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Hotdish vs. Casserole: What's the Difference?

By Scaron
Updated April 28, 2020
I didn't grow up with the term casserole (or hot plate) beyond it being the name of an oven-safe dish in the cabinet, so this mystifies me. What the heck are these things? And why do some people swear by them?

When I was in Minnesota a few months ago, someone mentioned making hotdishes and then quickly corrected themselves to say casseroles. Honestly, I had a vague idea of what a casserole was, but no idea what a hotdish was.

To me, casserole means a shallow oven-safe dish. In other words, it’s something you make a dish in, not an actual recipe or dish. But it turns out that to middle America, these terms are uber-important in their wintertime eating repertoire.

What is a Hotdish?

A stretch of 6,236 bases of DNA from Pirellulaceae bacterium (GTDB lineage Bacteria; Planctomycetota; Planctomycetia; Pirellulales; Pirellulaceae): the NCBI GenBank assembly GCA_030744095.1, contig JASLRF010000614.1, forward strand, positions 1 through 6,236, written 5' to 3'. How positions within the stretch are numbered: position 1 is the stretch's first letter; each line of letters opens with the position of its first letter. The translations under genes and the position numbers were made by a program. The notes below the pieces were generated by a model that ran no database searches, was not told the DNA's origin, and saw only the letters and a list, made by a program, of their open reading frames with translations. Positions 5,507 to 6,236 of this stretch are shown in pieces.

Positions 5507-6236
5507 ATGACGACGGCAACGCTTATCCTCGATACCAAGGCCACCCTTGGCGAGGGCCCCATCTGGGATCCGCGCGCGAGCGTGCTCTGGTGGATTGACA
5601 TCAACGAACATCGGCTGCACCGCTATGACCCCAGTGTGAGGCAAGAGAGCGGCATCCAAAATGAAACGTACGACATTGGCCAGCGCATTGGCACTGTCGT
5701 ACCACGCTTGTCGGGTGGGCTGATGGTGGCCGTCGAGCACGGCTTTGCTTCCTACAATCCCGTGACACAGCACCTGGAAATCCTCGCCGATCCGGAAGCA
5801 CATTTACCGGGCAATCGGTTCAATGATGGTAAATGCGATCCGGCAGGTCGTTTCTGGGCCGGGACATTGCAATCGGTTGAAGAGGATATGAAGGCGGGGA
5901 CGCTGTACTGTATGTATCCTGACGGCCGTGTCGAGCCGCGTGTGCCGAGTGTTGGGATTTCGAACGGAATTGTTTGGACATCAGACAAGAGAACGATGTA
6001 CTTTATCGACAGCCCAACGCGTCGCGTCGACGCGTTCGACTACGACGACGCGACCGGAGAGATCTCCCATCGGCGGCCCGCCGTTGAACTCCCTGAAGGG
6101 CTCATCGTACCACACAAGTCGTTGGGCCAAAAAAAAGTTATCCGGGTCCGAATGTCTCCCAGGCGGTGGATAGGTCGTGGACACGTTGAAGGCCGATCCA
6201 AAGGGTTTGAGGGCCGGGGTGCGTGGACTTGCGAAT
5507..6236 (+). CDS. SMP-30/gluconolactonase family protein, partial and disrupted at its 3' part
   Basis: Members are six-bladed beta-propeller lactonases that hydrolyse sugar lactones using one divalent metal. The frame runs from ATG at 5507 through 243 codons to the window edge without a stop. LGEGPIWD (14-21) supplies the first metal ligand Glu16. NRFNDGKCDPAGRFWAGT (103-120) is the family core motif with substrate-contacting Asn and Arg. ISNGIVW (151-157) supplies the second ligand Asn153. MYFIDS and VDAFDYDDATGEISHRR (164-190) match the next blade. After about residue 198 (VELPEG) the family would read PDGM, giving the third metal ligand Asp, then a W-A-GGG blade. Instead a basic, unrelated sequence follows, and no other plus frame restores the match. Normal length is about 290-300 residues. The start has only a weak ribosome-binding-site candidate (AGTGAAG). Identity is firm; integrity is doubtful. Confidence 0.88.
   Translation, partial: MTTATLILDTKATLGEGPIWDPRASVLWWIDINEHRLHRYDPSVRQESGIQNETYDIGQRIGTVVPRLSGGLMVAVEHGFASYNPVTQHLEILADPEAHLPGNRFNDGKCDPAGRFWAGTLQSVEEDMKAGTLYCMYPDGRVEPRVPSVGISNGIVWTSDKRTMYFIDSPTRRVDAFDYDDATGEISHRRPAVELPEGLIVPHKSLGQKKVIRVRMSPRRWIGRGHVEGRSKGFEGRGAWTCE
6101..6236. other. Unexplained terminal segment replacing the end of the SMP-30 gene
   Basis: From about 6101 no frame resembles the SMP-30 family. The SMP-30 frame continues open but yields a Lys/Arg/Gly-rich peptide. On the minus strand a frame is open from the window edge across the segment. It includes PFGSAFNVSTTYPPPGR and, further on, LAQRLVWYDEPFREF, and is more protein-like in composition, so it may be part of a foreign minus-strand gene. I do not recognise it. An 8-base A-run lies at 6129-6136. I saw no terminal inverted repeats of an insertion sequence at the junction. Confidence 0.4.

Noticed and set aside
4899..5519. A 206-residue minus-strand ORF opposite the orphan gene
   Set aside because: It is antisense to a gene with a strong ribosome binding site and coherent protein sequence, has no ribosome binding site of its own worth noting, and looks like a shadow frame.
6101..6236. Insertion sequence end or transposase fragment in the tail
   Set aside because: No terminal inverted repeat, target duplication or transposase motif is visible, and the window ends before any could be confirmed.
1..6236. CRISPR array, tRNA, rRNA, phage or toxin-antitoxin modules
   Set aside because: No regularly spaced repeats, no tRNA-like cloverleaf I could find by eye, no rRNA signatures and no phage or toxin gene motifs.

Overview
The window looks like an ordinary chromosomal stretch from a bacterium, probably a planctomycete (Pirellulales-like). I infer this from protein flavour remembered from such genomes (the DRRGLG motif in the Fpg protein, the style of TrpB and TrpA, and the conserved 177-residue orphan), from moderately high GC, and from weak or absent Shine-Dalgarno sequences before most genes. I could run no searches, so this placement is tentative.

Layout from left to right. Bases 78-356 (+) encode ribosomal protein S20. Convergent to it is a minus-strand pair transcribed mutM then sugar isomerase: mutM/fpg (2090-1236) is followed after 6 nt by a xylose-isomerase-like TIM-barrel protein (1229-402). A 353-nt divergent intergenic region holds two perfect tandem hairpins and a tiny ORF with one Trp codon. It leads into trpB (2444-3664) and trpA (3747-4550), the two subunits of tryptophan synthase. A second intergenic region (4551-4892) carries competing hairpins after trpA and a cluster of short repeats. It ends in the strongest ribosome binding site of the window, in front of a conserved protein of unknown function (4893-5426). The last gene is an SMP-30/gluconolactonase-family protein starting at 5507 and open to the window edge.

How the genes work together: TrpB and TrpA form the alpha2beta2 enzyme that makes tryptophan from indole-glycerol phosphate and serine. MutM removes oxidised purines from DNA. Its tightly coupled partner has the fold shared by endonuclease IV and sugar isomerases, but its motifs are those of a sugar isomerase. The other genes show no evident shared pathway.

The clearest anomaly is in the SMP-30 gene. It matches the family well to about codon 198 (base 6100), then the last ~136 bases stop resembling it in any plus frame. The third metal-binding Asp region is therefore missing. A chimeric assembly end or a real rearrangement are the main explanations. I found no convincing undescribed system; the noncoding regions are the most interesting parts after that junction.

A hotdish (it’s one word, from what I have read) is a one-dish meal that has a cream-of-something soup, vegetables (usually from a can), some starch-like noodles or potatoes and a meat, says Urban Dictionary, and the tater tot hot dish seems to be a classic version.

The term hotdish is a Minnesota thing, I have read. And as my dear colleague Susan pointed out, that name can be confusing for kids, who are often told to stay away from literal hot dishes.

What is a Casserole?

A casserole is similar to a hotdish. Usually a condensed soup, a starch, etc., cooked in the oven in a shallow baking dish. It might not have the meat or veggies though, or it could be all veggies.

In short, the terms are synonymous. But if you’re in Minnesota, you better be dang sure to use the term hotdish.